What does fact checked mean?
At SportsRec, we strive to deliver objective content that is accurate and up-to-date. Our team periodically reviews articles in order to ensure content quality. The sources cited below consist of evidence from peer-reviewed journals, prominent medical organizations, academic associations, and government data.
The information contained on this site is for informational purposes only, and should not be used as a substitute for the advice of a professional health care provider. Please check with the appropriate physician regarding health questions and concerns. Although we strive to deliver accurate and up-to-date information, no guarantee to that effect is made.
Games for Kids Using Exercise Balls
Large, inflatable exercise balls are versatile objects well-suited for children bored with routine exercise. According to “Having a Ball: Stability Ball Games” by John Bly, Ph.D., rather than teaching children adult exercises on the exercise or stability ball, encourage kids to actively participate in youth-oriented games with the ball. Children can strengthen their arms, shoulders, abdomen and legs with exercise balls. Organize multiplayer games to improve a child's physical fitness.
Provide each child with an exercise ball. The American Council on Exercise recommends that people under 4 feet 6 inches tall use a 12-inch exercise ball, while those between 4 foot 6 and 5 foot 7 use an 18- to 22-inch exercise ball. Choose a child who will be “It.” All the kids, including “It,” should sit on their ball and move around the room by rolling their ball forward using their feet. The object of the game is to dodge “It” and be the last person left who is not tagged. If “It” tags you, you become “It” as well.
Have kids pair up and sit back to back with one holding an exercise ball. The one with the ball must turn right and pass the exercise ball to her partner, then turn left to receive the ball back to complete one rotation. The partners who complete 20 or 30 rotations the fastest win. For another partner game, divide players into teams of two and provide each team with an exercise ball. Have the pairs see how many times they can kick the ball back and forth to each other in a minute. The partners with the most successive passes win.
Divide players into teams of three and provide each team with one exercise ball. Mark a square relay course that is 10 yards across using cones and choose a starting cone for the game. Beginning at the starting cone, have the first players of each team roll their exercise ball with their hands once around the square cones. When they return to the starting cone, they must pass the ball to a teammate. Teammates take turns rolling the ball around the cones. The first team to complete 24 laps around the cones wins. Instead of rolling it, kids can dribble or kick their ball, too.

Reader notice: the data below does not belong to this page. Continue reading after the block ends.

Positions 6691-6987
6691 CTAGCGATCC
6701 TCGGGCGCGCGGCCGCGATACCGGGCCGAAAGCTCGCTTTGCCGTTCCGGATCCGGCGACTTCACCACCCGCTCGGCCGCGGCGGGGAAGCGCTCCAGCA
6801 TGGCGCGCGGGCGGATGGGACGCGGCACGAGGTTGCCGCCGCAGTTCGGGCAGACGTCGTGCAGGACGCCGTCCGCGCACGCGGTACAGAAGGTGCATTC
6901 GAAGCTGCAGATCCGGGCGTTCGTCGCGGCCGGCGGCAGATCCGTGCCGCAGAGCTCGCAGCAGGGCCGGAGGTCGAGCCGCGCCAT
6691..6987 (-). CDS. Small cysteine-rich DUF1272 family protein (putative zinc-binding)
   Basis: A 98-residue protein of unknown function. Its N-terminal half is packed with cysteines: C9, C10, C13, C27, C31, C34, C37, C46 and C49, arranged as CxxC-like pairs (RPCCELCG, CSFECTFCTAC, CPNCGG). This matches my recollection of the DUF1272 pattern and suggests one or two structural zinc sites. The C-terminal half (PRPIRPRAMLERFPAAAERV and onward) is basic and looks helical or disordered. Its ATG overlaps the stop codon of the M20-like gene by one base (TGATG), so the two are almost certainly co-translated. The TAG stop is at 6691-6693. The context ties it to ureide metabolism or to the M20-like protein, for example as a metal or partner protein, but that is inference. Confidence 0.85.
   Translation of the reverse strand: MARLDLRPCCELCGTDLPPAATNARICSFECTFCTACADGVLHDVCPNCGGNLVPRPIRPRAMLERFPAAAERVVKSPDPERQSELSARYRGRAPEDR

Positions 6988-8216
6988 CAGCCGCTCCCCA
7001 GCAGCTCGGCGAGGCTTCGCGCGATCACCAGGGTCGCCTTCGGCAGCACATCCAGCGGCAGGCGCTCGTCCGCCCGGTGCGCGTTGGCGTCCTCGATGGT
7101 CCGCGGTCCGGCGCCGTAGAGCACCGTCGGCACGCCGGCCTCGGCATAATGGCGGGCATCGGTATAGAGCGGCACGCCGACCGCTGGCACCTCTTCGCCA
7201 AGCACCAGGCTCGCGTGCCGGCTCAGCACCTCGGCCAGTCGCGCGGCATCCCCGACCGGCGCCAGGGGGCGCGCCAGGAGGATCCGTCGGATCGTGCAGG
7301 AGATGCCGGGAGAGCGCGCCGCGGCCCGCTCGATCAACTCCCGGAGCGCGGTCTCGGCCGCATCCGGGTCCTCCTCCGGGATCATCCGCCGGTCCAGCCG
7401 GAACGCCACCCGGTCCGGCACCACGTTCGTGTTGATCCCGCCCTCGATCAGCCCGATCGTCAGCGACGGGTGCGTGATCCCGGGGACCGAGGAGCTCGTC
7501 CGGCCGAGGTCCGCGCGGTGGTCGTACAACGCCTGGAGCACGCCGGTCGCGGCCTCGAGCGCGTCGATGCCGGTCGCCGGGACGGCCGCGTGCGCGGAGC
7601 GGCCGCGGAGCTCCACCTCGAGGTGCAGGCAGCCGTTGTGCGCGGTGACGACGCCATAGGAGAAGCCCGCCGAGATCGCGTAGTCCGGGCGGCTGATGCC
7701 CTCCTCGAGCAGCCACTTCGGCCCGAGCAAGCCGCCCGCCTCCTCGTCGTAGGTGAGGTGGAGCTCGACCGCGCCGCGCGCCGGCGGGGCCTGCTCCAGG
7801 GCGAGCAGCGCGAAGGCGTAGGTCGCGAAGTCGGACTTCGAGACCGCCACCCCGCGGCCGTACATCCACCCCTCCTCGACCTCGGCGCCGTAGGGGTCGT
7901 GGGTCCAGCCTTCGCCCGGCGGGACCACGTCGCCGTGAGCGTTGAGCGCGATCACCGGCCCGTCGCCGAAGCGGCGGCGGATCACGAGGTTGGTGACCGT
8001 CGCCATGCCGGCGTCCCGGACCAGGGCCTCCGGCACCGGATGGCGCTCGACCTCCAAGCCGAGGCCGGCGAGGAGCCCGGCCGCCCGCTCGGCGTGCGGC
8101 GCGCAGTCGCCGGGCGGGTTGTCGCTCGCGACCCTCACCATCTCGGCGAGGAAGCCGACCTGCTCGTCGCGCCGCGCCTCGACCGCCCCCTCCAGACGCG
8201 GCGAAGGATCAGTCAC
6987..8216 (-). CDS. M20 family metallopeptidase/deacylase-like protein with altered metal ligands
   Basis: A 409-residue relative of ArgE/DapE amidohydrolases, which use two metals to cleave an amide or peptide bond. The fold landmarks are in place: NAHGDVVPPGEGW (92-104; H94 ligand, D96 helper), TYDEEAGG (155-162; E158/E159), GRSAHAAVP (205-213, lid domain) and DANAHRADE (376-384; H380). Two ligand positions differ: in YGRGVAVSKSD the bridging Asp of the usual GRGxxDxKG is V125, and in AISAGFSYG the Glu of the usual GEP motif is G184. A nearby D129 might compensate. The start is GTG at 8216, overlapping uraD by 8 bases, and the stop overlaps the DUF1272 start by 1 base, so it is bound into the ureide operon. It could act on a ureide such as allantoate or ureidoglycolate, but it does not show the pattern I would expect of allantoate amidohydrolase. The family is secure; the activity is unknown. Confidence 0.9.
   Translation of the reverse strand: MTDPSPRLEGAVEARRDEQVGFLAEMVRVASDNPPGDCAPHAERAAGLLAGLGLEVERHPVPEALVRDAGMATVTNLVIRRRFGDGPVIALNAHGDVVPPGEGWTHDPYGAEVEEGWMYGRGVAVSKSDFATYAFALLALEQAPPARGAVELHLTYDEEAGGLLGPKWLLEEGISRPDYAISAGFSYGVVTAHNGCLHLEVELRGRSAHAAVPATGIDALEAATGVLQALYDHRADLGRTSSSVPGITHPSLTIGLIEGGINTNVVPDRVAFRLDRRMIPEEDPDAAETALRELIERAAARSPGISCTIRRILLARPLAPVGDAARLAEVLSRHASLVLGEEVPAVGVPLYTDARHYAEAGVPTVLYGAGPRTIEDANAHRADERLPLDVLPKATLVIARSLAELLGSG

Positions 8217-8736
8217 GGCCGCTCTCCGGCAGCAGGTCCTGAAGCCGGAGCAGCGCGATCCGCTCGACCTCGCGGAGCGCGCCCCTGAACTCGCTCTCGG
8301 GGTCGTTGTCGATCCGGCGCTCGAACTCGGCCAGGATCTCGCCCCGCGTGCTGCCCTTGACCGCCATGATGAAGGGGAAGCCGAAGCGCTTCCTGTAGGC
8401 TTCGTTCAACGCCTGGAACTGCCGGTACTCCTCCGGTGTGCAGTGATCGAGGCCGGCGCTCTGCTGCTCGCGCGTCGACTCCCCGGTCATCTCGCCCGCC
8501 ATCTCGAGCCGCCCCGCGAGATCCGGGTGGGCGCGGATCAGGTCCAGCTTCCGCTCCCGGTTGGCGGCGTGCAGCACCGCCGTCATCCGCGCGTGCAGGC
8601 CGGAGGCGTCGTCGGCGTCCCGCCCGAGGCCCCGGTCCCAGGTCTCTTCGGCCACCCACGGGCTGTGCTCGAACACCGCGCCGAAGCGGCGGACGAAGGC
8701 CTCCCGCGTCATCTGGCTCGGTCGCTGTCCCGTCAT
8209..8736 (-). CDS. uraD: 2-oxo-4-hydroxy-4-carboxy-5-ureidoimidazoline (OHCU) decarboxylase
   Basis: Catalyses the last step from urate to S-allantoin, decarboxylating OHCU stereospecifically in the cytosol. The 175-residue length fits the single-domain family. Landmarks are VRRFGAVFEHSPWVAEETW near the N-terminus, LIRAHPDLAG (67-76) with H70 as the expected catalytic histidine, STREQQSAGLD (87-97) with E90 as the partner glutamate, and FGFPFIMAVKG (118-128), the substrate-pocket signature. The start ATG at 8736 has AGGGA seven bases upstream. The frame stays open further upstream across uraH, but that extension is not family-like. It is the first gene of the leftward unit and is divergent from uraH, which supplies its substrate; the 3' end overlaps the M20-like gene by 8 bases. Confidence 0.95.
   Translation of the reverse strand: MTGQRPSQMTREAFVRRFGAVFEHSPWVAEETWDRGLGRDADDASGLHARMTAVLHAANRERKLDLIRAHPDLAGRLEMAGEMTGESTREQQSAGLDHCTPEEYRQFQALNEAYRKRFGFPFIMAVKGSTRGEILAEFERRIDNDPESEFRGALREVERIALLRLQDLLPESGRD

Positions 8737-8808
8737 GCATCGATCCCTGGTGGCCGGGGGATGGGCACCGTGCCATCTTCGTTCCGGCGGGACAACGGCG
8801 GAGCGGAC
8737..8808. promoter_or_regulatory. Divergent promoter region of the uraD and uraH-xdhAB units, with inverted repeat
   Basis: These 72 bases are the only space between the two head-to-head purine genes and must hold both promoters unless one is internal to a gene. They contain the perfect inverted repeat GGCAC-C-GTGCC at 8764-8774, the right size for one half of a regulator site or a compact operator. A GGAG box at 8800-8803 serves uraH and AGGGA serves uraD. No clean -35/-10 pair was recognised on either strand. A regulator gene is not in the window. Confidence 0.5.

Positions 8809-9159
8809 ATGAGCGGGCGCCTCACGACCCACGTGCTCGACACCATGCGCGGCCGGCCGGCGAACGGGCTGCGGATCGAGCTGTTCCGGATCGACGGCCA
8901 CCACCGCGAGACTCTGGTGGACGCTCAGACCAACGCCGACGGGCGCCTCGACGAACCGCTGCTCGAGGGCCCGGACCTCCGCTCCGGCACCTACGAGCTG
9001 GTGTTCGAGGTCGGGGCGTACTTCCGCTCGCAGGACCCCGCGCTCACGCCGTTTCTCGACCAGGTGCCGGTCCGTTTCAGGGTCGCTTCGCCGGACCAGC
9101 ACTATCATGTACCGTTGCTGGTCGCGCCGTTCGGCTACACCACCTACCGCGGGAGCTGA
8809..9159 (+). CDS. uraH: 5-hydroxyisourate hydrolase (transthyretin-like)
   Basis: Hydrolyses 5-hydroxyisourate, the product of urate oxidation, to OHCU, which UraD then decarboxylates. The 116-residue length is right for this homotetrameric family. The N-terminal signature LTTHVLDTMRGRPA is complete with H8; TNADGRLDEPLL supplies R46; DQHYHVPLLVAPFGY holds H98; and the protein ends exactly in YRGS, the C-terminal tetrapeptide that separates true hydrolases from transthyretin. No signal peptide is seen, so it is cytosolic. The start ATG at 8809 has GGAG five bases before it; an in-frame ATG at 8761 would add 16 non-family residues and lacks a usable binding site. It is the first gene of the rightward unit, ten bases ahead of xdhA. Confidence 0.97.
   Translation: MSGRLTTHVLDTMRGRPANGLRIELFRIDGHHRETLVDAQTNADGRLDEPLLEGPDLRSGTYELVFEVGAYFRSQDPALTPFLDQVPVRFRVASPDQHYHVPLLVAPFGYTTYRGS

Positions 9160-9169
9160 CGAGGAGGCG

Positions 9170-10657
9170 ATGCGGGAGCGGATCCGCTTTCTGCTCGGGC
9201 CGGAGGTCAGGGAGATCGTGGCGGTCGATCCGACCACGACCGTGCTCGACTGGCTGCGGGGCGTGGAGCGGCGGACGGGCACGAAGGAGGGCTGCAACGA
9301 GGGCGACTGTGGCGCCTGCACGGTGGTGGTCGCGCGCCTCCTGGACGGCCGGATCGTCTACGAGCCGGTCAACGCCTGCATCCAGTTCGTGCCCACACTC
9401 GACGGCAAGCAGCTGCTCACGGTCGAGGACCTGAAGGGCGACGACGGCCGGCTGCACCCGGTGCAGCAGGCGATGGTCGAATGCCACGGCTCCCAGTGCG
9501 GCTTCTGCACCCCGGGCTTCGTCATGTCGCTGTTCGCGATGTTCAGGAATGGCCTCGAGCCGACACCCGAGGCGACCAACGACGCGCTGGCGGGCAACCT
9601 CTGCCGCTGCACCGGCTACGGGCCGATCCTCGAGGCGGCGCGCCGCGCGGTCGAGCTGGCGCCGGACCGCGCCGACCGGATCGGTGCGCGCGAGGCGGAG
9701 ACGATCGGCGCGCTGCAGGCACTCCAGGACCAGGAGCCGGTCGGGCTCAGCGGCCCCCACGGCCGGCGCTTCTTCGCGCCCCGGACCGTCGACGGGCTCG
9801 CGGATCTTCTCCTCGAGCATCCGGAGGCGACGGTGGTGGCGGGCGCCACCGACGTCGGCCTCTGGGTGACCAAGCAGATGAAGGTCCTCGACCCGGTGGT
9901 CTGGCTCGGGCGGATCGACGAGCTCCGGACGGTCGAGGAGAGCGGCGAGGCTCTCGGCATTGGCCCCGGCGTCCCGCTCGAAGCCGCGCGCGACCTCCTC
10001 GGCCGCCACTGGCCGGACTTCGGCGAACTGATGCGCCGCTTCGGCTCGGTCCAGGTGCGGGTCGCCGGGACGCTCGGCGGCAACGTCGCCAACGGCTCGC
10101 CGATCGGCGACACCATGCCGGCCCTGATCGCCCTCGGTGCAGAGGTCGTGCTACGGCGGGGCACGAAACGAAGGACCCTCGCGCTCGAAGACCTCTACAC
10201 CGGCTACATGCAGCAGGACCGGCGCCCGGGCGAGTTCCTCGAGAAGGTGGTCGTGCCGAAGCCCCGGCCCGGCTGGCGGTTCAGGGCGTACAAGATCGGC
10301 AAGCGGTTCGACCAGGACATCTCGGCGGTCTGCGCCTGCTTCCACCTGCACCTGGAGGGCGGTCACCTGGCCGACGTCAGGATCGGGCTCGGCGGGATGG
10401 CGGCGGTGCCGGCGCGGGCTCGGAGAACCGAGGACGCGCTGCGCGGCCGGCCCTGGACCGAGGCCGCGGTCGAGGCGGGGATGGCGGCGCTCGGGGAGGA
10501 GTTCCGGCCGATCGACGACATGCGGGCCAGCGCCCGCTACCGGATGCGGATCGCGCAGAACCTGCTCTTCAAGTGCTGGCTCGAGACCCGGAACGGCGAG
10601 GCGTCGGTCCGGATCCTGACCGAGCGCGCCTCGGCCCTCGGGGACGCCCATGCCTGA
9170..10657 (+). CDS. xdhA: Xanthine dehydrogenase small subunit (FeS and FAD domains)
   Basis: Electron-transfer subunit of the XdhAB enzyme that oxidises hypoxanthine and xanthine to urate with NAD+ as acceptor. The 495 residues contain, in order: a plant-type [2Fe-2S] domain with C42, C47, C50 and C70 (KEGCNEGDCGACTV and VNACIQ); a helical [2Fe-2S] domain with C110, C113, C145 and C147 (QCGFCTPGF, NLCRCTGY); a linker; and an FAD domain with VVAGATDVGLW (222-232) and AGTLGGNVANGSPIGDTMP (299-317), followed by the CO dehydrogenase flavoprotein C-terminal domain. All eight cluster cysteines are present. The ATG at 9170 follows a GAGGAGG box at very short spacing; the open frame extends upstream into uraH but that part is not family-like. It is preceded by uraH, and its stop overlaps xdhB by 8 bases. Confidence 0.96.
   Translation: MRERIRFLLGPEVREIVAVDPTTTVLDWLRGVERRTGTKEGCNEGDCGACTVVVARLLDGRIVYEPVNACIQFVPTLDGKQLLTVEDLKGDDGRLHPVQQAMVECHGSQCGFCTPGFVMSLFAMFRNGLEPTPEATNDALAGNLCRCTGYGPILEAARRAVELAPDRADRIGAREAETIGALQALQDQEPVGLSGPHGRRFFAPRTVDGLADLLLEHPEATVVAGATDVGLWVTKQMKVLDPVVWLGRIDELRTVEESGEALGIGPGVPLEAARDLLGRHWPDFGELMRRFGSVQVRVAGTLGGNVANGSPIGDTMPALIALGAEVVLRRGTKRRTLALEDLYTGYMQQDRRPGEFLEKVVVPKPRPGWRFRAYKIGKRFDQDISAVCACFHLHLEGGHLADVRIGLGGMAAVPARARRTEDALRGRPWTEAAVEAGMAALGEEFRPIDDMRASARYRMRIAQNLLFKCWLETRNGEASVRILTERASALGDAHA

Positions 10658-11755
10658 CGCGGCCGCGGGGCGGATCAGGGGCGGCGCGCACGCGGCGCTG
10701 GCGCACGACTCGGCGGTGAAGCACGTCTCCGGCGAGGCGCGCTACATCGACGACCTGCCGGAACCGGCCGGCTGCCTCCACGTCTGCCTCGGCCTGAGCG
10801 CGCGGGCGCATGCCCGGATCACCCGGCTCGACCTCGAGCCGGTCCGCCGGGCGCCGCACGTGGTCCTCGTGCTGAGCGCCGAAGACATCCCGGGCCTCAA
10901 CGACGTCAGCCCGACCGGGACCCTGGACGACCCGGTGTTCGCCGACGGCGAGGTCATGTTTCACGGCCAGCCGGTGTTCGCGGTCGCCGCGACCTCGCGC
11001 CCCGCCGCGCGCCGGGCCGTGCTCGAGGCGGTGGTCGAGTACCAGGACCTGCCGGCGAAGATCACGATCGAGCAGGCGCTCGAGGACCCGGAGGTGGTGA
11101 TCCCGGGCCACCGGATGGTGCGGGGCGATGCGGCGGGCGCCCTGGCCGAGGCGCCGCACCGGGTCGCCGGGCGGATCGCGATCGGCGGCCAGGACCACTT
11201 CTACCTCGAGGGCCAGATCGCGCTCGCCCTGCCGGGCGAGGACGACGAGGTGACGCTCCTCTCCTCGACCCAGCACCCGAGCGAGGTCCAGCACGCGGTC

Hot Potato Games
Ask kids to stand in a circle and have one child remain outside the circle to control the music. While music is playing, kids pass an exercise ball around the circle to the person on their left. The player controlling the music stops it randomly. Whoever is holding the exercise ball when the music stops is out. Have the music start again and kids continue playing until only one child remains. A different version is to have children randomly toss the exercise ball to another player in the circle while simultaneously saying that person's name. The player holding the ball when the music stops is out.
- "Having a Ball: Stability Ball Games"; John Byl, Ph.D.; 2008
- American Council on Exercise: Strengthen Your Abdominals with Stability Balls
- "Kids on the Ball: Using Swiss Balls in a Complete Fitness Program"; Anne Spalding, et al.; 1999
- Sekendiz B, Cuğ M, Korkusuz F. Effects of Swiss-ball core strength training on strength, endurance, flexibility, and balance in sedentary women. J Strength Cond Res. 2010;24(11):3032-40. doi:10.1519/JSC.0b013e3181d82e70
- Yu W, Cha S, Seo S. The effect of ball exercise on the balance ability of young adults. J Phys Ther Sci. 2017;29(12):2087-2089. doi:10.1589/jpts.29.2087
Julia Drake has been writing since 2007 when she had her first article published in “The Beltane Papers.” She received her Bachelor of Arts in women studies from the University of Washington. She recently completed her Master of Arts in women’s spirituality at the Institute of Transpersonal Psychology.